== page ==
French equities faced significant pressure on Friday morning, with the Paris Bourse declining by 1.4% as investors expressed wariness amidst a growing political crisis.EPA-EFE/CHRISTOPHE PETIT TESSON


Volatile politics spooks French markets ahead of snap election


French equities faced pressure as the Paris Bourse declined by 1.4 per cent early on June 14 as investors expressed wariness amid a growing political crisis.

The CAC 40 index has plunged 4.88 per cent since June 10 following the unexpected dissolution of the National Assembly and French President Emmanuel Macron’s June 9 call for snap national elections.

According to Le Capital, a French financial news site, the CAC 40 was on track for “its worst week since June 2022”, reflecting heightened market volatility due to the political turmoil.

The shock general election announcement has caused uncertainty in the market, unsettling investors as the future fiscal policies remain unclear.

Latest polling suggests that Macron’s Renaissance party may lose the vote on June 30, potentially becoming a minority in the French Assembly.

If these predictions hold, the potential installation of the National Rally (RN) or a left-wing coalition as the major government power raises questions about France’s economic direction.

Both the RN and the left-wing advocate for increased public spending and repealing Macron’s pension reform.

The left-wing coalition’s economic policies included “raising the minimum wage to €1,600 net” and “rejecting of the austerity constraints of the European budget pact”.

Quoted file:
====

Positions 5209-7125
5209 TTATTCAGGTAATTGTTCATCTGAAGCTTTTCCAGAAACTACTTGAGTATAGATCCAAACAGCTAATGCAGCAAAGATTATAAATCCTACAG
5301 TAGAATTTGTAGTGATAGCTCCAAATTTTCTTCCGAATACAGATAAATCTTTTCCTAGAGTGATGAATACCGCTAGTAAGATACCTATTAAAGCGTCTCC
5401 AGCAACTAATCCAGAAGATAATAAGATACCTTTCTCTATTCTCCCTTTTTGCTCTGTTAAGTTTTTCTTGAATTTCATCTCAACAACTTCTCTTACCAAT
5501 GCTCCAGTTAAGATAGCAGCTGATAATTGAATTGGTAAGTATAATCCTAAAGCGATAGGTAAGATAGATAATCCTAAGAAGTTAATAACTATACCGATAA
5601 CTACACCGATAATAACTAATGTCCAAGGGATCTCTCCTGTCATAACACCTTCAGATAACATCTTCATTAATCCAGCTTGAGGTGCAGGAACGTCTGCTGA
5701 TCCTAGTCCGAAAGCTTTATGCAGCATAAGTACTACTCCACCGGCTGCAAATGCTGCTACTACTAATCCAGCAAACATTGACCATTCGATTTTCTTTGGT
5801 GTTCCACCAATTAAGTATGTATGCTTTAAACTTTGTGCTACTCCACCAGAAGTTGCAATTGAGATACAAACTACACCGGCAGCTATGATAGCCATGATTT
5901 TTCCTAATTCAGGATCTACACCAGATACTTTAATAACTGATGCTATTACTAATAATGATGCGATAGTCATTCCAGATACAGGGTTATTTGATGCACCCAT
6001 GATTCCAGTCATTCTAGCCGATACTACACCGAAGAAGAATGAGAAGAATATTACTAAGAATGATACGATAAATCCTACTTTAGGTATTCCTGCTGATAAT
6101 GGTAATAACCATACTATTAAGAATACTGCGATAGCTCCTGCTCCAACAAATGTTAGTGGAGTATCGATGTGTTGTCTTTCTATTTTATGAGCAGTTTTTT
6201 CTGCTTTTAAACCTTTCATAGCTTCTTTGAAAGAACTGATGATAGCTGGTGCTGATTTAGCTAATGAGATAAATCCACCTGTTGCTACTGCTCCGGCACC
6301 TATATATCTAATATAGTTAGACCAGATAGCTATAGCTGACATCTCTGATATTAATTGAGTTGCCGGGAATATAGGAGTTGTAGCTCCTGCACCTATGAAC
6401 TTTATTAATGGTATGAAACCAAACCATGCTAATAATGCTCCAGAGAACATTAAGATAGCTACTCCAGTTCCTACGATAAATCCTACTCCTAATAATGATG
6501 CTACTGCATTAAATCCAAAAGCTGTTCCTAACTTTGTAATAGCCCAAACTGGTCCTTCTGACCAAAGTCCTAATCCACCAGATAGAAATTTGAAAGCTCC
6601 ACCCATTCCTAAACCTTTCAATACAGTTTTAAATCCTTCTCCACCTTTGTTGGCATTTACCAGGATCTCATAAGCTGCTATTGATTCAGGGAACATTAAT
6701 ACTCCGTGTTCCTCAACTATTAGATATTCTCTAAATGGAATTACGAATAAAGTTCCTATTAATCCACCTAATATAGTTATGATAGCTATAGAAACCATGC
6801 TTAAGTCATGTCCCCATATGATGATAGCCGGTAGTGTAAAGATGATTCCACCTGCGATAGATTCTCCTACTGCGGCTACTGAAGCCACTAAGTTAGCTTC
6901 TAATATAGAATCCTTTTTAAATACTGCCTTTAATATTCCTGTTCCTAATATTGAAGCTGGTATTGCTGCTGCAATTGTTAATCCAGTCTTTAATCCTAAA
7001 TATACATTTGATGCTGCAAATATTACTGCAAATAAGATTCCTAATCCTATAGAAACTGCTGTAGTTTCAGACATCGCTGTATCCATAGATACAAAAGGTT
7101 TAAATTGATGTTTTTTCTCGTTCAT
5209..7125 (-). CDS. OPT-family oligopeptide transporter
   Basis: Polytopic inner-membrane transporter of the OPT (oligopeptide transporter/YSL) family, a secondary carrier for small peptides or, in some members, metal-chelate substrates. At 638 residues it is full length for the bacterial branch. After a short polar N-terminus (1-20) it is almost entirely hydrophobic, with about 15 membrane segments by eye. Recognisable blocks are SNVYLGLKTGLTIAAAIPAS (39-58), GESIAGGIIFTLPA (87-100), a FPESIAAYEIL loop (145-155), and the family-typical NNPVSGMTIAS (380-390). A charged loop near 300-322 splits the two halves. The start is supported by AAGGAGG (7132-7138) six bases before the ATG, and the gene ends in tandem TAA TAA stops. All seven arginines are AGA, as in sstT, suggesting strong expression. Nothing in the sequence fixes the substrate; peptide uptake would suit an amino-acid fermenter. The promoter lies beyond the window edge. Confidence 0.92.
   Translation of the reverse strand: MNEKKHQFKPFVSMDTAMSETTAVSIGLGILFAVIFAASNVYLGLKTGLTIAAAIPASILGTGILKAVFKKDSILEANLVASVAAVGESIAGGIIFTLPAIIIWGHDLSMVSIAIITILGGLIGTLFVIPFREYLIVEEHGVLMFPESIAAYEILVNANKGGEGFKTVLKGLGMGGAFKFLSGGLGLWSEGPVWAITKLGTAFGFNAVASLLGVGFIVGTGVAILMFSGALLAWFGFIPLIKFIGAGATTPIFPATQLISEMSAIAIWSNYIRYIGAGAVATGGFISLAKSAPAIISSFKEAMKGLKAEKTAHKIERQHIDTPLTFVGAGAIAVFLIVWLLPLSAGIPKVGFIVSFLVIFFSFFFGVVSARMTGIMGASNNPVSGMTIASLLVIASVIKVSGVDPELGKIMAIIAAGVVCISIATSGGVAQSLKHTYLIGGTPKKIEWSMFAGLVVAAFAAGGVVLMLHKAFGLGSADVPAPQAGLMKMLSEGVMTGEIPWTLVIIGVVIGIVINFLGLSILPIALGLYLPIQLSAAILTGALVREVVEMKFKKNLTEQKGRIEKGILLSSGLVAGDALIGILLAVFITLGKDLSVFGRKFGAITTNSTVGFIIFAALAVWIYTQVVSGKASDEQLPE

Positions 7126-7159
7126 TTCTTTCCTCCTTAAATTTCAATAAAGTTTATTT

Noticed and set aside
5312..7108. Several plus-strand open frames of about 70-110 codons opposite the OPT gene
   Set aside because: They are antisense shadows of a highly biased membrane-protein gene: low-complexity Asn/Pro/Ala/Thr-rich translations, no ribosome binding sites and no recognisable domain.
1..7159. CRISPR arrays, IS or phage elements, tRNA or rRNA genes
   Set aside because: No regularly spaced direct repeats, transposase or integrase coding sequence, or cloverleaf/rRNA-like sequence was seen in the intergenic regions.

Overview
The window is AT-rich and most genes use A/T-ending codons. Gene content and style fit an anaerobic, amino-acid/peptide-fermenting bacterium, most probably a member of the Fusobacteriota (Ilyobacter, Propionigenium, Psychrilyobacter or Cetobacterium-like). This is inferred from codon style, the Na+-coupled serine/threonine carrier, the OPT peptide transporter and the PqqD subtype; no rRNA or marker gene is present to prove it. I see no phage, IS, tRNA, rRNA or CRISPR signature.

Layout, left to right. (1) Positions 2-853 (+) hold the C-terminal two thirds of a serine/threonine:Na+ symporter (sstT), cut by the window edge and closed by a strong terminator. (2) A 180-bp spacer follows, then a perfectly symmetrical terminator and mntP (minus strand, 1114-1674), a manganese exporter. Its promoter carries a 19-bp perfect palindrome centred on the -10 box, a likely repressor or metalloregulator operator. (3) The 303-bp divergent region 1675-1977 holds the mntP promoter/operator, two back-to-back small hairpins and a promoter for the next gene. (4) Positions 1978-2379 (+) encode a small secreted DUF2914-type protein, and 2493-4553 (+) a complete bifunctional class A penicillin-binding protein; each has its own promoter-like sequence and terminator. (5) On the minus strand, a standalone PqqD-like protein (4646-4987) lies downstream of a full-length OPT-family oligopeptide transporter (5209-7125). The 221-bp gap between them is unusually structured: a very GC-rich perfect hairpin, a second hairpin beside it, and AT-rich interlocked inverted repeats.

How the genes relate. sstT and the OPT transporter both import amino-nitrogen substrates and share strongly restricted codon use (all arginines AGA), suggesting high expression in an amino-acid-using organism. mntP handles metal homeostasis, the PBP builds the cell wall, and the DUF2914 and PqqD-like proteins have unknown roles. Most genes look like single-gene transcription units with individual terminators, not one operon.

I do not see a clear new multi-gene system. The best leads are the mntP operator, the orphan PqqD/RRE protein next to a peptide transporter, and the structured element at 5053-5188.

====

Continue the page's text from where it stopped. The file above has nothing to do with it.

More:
RN is in favour of cutting taxes. RN President Jordan Bardella said on June 14: “As Prime Minister, in the very first weeks, I will reduce VAT on energy – fuels, heating oil, electricity, gas.”

That came amid previous projections by the International Monetary Fund that France’s public debt was headed higher.

France’s finance minister Bruno Le Maire recently commented on the situation, stating that the electoral uncertainty “raises questions in a context where France should be embarking on a trajectory to consolidate its public finances”.

In April, the government had announced budget cuts.

Le Maire criticised the left-wing and RN policies, describing the latter’s programme as “a big mess”.

He further warned that the left-wing coalition’s agenda could potentially lead to France’s exit from the European Union.

“This falsely generous Left is in fact preparing for widespread impoverishment,” he said.

A few days earlier, Moody’s rating agency had described rising political instability in France as a “credit risk”.